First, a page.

1. It takes away deck options from players, unnecessarily, and reduces the strategic diversity of the format. As I said, earlier DCI management regimes have followed the approach that Brian now seeks, and it has resulted in way, way too many restricted cards, denying creative and innovative players perfectly legitimate and fair options for attacking the metagame. It results in a bloated restricted list, and that harms players by denying them the resources and tools to compete with prevailing strategies.

    This has the result of reducing the diversity of deck options in the metagame. The best decks that emerged in the wake of the late 1990s restrictions tended to be overly-based on the restricted list, and veered toward highlander decks. Academy and Keeper decks circa 2001 were basically just large swaths of the restricted list. At a fundamental level, there is probably a trade off in Vintage between promoting a strategically diverse format and promoting a subjectively "fair" format. Some decks, which help create strategic diversity, are just never going to be viewed as acceptable in Brian's eyes.

    A perfect format is one that is both diverse and interactive. But I would rather have a format that is a bit less 'interactive' according to a subject view, but more diverse, as I believe that is better, overall, than a format that is more interactive, but less strategically diverse. In other words, I would prefer a format at Point A over one at Point B on the graph below:

    alt text

    1. It's biased. There is no question - and experience backs me up on this - that a DCI management regime that is overly concerned with what Brian calls "fair game play" is unfair and biased in favor of slower, blue decks, and biased against combo decks, dredge decks, and prison decks, as well as other varieties of more aggressive blue decks.

    Let me be clear here: I do believe that an approach which primarily focuses on metagame percentages is more objective, but objectivity and subjectivity is not the chief issue. A survey could be used to make prevailing opinion "objectively" known. Rather, my problem is that the approach of the Brian's is not "neutral." I believe that the policymaker should be strategically neutral, insofar as they can be. An approach which privileges or prefers a certain kind of game play or tactics, and denigrates another, is not a neutral approach.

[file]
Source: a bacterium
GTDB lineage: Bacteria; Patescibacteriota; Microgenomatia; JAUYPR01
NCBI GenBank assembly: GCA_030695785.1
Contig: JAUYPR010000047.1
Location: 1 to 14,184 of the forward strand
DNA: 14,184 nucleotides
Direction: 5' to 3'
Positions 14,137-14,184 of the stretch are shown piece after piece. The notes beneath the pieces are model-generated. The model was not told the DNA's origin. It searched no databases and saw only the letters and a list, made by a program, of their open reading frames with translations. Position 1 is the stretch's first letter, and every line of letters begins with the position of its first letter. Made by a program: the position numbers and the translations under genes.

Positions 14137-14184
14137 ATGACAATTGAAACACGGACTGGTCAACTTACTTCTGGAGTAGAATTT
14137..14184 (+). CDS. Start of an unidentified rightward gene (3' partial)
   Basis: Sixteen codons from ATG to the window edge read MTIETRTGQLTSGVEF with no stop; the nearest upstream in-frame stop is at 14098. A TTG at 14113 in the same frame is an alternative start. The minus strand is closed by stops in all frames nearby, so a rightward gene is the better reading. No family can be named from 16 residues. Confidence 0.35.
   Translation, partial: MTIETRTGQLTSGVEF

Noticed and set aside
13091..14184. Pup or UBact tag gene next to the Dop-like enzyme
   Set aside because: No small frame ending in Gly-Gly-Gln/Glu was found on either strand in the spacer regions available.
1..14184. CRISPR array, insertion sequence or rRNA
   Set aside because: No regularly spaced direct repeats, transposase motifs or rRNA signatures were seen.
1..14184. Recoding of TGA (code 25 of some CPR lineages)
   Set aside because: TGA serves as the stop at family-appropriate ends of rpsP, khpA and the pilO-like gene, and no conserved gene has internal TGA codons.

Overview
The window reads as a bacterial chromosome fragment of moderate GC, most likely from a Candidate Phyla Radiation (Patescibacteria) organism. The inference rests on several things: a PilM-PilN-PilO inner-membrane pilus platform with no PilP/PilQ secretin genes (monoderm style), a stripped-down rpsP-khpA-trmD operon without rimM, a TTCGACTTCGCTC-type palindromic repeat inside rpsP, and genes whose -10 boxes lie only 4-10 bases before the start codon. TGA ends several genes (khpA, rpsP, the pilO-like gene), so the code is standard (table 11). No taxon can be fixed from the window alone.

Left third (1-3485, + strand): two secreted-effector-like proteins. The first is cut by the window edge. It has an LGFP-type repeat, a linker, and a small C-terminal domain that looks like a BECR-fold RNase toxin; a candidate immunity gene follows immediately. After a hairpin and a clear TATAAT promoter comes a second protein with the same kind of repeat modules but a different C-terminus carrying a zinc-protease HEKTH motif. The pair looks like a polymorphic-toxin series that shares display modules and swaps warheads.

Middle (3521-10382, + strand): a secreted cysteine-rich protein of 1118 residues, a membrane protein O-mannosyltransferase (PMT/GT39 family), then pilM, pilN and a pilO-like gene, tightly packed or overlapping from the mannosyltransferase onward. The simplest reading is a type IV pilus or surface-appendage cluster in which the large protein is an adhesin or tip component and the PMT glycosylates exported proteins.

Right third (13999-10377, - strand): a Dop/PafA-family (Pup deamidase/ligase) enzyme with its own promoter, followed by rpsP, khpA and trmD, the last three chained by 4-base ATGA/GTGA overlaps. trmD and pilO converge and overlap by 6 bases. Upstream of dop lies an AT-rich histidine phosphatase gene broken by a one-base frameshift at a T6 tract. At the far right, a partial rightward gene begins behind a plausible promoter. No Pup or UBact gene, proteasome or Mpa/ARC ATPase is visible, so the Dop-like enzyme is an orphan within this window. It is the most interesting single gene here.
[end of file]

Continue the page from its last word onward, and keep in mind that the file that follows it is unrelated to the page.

And contrary to the idea that Vintage players are an undifferentiated or homogeneous mass, players tend to organize their preferences and strategic commitments based upon their experiences. Among the 6 prevailing "Schools of Vintage Magic," it is very rare for a player to be a master of more than two Schools. That's because the time and energy commitments required for mastery in any school are so intense, that maintaining a high level mastery of more than two schools is generally infeasible. This is why players who become Dredge experts generally remain so, and same with Shops, Oath, etc.

    So, when the DCI restricts cards, the impact of those restrictions are not evenly felt. They harm some players more than others. Brian denies this explicitly, but implicitly acknowledges it when he says that the reason he felt that Gush should have been given a commutted sentence was because of my Gush book. Therefore, it follows that restrictions should only occur - if they are to be fair - when neutrally decided and when based upon the strongest possible empirical and evidentiary basis. Anecdotal testimony should not suffice.

    @nanakini said in Brian Kelly is actually responsible for the Unrestriction of Mishra's Workshop:

    I would say that the ratio of really good, close and interactive matches versus the matches where players are essentially taking turns in blowing out their opponents is a little bit off.

    Fine, but compared to what? Compared to when? When did you find that ratio to be better?

    Let me give you some options in the last 4 years into periods that reflect more or less stable metagames:

    1. Sept 20, 2014- January 21, 2015: This was the period of Treasure Cruise dominance after the release of Khans. One of the most clearly dominant cards and decks ever.

    2. January 21, 2015 - Sept 28, 2015: This was the period from the restriction of Treasure Cruise and release of Fate Reforged through the release of Dragons of Tarkir until the release of Battle for Zendikar and the restrictions of Chalice and Dig.

    3. Sept 28, 2015-April 4, 2016: this was the period starting from BfZ and the Chalice/Dig restrictions through Oath of the Gatewatch (withthe Eldrazi) up until the restriction of Lodestone Golem and release of Shadows over Innistrad.

    4. April 4, 2016-Sept, 2016: This covers the period from the restriction of Golem until the release of Kaladesh, which gave us PO, and others.